Black Crown Initiate – The Wreckage Of Stars

When Black Crown Initiate came out of nowhere last year with their EP Song of the Crippled Bull, it was quite clear that they were on to something. The EP

10 years ago


When Black Crown Initiate came out of nowhere last year with their EP Song of the Crippled Bull, it was quite clear that they were on to something. The EP was short, but it was a great mix of Opeth-styled progressive death metal done heavier with 8 string guitars and blast beats. When they (yet again, out of nowhere) announced that they’re releasing a full length album this year, it was difficult to not get excited. The band’s debut full length album The Wreckage of Stars is what anyone who listened to the EP would expect as a next step in their sound – an album full of great riffs, memorable lines and heaviness contrasted with calm.

Song of the Crippled Bull was painfully short, not as a failing but because it was too good. It was so easy to want more. With The Wreckage of Stars, the band deliver on their promise: it’s a satisfyingly lengthy album that explores all facets of the band’s sound extensively. There are so many cool riffs spread across all the songs, each one of them immediately identifiable. The vocals are a combination of powerful screams and clean sections that are quite unique and catchy. It’s quite remarkable how well-crafted each section of each song is – every riff flows well with sections before and after it.

Fast tremolo picking, blast beats, flashy technical spectacles, melodic chords, time signature shenanigans and slow grooves – all the staples of a progressive death metal band are present. Of course, along with the heavy stuff, the band also pull off slower, more atmospheric sections pretty impressively too. At times, the album feels like a perfect mix of Opeth’s Deliverance and The Contortionist‘s Exoplanet, two albums that are great at balancing harsh and mellow textures. The production being great doesn’t hurt either – all the instruments are clear and crisp without sounding overly processed and expressionless.

The album does have one flaw, but it’s not a fatal one. Certain riffs, especially heavier ones, repeat a few times too many in some songs. The riffing is really cool, but with how expertly each transition, each harmony, each individual instrumental part are handled, the repetition does stand out as a weaker point. If the rest of the music wasn’t so excellent, this complaint would probably not stick out, but unfortunately it does. Then again, it’s not that it’s an issue of endless copy-pasting, it’s just that the fact that the songs are generally so dynamic that repeating a certain pattern more than a couple of times contrasts with that. Only at times like this one is reminded that this is only  Black Crown Initiate’s debut album – the album is better than what most bands put out over their entire discography, it feels like a late-career masterpiece. There’s no reason to worry though, the overall quality of the riffing makes this all excusable, as listening to great riffs four times instead of two isn’t really a huge issue.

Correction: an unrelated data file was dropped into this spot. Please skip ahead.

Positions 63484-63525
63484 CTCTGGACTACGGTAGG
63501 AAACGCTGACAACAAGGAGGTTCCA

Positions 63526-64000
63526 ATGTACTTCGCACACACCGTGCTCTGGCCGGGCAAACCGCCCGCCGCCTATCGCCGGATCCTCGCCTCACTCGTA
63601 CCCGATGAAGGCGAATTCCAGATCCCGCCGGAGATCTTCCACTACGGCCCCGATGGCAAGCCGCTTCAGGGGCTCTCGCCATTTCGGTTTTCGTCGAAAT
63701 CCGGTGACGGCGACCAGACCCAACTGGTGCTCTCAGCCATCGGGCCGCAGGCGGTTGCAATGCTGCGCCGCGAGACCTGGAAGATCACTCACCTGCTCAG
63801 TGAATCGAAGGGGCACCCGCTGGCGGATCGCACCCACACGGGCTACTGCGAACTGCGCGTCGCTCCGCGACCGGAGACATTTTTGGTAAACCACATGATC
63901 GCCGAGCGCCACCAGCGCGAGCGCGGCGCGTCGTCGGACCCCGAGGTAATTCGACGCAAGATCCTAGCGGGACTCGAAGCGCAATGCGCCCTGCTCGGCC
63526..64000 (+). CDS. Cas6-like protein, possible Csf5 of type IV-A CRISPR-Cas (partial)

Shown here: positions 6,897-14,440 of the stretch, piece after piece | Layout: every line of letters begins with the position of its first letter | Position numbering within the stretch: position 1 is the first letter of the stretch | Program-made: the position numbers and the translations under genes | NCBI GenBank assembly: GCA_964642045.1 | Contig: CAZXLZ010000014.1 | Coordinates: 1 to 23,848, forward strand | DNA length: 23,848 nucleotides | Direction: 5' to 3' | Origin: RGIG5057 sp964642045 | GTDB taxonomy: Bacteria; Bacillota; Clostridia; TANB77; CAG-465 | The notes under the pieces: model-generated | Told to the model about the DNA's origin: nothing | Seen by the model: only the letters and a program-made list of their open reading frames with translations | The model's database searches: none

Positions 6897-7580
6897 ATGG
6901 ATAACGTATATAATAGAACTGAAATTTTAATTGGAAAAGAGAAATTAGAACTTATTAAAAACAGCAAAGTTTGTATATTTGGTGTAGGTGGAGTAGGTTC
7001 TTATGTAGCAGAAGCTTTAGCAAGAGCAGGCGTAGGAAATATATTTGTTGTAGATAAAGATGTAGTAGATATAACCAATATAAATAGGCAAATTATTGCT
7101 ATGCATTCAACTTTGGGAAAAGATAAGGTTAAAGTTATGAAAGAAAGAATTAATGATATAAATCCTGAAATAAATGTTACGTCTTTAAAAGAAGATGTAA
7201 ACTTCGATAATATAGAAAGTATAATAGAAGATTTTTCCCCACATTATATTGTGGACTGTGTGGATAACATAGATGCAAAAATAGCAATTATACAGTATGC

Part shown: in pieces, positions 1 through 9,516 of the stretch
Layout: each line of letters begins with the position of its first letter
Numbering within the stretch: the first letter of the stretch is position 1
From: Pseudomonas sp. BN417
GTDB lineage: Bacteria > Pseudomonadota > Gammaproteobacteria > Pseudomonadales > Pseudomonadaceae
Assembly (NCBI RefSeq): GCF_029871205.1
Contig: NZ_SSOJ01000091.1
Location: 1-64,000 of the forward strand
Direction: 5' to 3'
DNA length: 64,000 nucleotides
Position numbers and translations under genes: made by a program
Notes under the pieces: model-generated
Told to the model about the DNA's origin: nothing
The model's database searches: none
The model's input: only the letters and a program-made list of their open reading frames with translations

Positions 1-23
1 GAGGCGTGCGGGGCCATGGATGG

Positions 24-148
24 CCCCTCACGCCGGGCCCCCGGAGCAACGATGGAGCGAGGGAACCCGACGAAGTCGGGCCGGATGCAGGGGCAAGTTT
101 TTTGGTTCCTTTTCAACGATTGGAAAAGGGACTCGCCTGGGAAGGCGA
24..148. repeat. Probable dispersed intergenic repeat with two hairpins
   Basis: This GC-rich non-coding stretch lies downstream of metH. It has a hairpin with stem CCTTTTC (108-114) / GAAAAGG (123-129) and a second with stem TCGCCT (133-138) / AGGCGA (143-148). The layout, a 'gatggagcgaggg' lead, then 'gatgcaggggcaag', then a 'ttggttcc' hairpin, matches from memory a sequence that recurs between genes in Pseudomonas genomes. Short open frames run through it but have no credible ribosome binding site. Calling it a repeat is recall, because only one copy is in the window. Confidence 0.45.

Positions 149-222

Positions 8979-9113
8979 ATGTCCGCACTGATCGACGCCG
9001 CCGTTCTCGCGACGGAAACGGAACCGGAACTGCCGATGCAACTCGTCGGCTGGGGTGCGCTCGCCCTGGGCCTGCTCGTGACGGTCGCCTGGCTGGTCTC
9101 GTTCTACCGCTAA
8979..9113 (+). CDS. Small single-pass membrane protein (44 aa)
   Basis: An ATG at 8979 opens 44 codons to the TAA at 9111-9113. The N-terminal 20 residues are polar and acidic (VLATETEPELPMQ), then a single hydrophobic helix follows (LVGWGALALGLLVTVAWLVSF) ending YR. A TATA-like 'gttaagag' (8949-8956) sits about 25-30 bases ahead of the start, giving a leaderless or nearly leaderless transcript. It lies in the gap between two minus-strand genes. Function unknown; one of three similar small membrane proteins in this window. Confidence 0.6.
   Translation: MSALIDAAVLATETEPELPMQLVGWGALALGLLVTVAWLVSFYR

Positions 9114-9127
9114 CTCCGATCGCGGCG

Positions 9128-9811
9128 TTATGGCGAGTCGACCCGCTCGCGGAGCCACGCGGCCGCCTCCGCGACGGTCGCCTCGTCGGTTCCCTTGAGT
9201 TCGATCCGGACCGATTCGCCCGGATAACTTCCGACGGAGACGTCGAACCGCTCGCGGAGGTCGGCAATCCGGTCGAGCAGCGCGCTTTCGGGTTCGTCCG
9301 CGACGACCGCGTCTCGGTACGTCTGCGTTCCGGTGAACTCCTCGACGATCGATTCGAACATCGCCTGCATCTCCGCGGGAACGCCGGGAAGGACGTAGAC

In the end, The Wreckage of Stars is an insanely solid debut album. It would be easy to mistake Black Crown Initiate for a death metal super-group while listening to this. Definitely one of the most noteworthy debut albums in a while, The Wreckage of Stars is a must-listen for any fan of heavier music, as the album just oozes quality and the riffs will be stuck in any listener’s head for days.

Black Crown Initiate – The Wreckage of Stars gets…




Published 10 years ago